Evaluating If A New Oral Drug Approved for Use In Britain Protects Unvaccinated Adults Living With People Who Have COVID-19
Bronx, NY –As part of a recently launched international phase 3 clinical trial, Montefiore Health System and Albert Einstein College of Medicine are investigating whether the Merck antiviral pill, molnupiravir, now approved in Britain for treating COVID-19, can prevent COVID-19 in unvaccinated individuals living with people who have contracted the disease. Montefiore-Einstein is the first and only New York State site for the trial and was selected due to its diverse patient population and expertise in clinical trials of COVID-19 and other infectious diseases.
Merck recently announced that people with mild or moderate cases of COVID-19 who took molnupiravir reduced their risk of hospitalization and death by approximately 50%. Today, Britain approved the drug for treating the coronavirus, noting it is “safe and effective;” it is the first oral medication approved for patients with COVID-19.
“Based on results of a recent Centers for Disease Control and Prevention study involving the highly transmissible delta variant, we estimate that unvaccinated people living with a person with COVID-19 have a high risk—as great as an 80% to 100% chance—of becoming infected, regardless of their age or preexisting conditions,” said Barry Zingman, M.D., the principal investigator for the Montefiore-Einstein site. “If molnupiravir can prevent these vulnerable close contacts from becoming infected, it will save lives.” Dr. Zingman is also professor of medicine at Einstein and clinical director, infectious diseases, at the Moses division of Montefiore Health System.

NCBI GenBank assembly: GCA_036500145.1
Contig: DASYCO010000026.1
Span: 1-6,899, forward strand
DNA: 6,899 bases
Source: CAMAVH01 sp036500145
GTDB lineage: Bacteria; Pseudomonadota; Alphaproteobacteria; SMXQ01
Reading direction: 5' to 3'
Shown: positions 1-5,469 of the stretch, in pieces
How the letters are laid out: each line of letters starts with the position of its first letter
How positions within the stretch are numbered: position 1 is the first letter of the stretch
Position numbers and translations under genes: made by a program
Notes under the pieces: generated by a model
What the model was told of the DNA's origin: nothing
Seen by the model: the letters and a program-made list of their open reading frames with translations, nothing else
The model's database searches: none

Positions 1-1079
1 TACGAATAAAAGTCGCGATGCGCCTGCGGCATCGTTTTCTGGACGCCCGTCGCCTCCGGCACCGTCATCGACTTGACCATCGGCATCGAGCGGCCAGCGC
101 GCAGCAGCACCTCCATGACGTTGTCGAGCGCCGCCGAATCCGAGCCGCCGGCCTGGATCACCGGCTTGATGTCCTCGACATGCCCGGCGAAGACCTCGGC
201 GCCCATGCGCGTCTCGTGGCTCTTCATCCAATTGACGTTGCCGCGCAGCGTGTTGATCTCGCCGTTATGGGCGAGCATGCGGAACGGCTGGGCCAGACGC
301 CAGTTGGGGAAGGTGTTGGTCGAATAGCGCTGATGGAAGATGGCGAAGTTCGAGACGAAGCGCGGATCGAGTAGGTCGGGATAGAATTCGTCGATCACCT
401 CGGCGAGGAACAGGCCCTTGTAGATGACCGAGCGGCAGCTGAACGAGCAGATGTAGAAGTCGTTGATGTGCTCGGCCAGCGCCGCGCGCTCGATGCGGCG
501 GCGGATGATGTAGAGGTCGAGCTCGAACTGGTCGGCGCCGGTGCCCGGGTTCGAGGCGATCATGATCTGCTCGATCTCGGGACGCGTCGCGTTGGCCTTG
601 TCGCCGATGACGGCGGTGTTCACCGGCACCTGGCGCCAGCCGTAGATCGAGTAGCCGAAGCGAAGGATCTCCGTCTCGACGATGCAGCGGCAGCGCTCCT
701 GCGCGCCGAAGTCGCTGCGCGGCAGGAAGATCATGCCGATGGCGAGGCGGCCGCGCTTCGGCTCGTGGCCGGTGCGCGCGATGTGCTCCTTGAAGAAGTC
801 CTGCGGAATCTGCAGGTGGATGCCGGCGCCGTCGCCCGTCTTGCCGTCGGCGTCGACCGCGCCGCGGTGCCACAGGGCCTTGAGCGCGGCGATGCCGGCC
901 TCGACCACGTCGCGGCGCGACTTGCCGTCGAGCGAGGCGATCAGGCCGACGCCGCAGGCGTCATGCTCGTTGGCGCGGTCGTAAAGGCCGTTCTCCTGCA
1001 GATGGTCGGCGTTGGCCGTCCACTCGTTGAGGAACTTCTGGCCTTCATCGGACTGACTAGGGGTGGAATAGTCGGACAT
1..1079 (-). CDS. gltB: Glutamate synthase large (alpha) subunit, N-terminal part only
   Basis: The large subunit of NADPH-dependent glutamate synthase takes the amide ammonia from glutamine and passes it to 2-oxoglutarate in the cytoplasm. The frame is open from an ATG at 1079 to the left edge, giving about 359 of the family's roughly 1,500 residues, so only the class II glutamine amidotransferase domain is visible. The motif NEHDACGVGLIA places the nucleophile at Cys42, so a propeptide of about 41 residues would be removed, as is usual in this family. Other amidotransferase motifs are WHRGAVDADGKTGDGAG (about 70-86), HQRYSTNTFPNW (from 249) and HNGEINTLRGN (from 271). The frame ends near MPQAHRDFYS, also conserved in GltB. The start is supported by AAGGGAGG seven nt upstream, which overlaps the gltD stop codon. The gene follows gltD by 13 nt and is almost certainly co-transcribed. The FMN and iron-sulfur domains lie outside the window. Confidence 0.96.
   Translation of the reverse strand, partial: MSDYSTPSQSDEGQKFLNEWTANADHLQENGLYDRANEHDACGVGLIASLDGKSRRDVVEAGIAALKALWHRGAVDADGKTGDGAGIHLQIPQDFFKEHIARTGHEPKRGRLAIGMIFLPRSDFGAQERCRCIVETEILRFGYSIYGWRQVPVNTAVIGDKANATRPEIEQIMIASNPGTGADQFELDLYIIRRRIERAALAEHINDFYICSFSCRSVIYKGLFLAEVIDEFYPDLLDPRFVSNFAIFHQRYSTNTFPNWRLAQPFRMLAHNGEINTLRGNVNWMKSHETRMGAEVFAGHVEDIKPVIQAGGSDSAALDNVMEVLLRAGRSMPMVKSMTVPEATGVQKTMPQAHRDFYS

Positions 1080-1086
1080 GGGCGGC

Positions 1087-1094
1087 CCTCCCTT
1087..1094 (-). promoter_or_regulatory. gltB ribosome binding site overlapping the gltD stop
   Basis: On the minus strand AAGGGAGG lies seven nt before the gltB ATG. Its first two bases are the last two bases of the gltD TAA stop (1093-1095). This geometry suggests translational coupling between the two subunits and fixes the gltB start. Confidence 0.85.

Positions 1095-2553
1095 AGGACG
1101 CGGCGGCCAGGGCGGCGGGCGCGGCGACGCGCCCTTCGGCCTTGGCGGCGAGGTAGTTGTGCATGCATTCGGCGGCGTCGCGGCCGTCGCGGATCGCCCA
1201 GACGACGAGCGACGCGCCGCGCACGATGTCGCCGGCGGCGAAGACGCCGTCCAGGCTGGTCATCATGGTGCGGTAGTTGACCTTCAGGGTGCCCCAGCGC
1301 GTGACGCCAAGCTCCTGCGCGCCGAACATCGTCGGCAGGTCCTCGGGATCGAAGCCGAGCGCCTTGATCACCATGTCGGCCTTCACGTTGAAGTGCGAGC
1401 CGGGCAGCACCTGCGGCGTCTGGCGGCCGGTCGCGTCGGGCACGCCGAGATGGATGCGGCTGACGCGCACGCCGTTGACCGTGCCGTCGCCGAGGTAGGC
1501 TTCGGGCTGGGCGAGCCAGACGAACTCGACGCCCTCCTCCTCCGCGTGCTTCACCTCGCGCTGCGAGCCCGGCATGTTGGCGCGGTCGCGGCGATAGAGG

At present, the only drugs used to prevent COVID-19 are monoclonal antibody (mAb) therapies; all must be infused into the bloodstream in a clinic or physician’s office. Although molnupiravir has not yet been approved for treating or preventing COVID-19, the new antiviral pills could potentially have a bigger impact than the mAb therapies, since the pills may be more accessible to more people, may work across different viral variants without needing to be redesigned, and should be less expensive.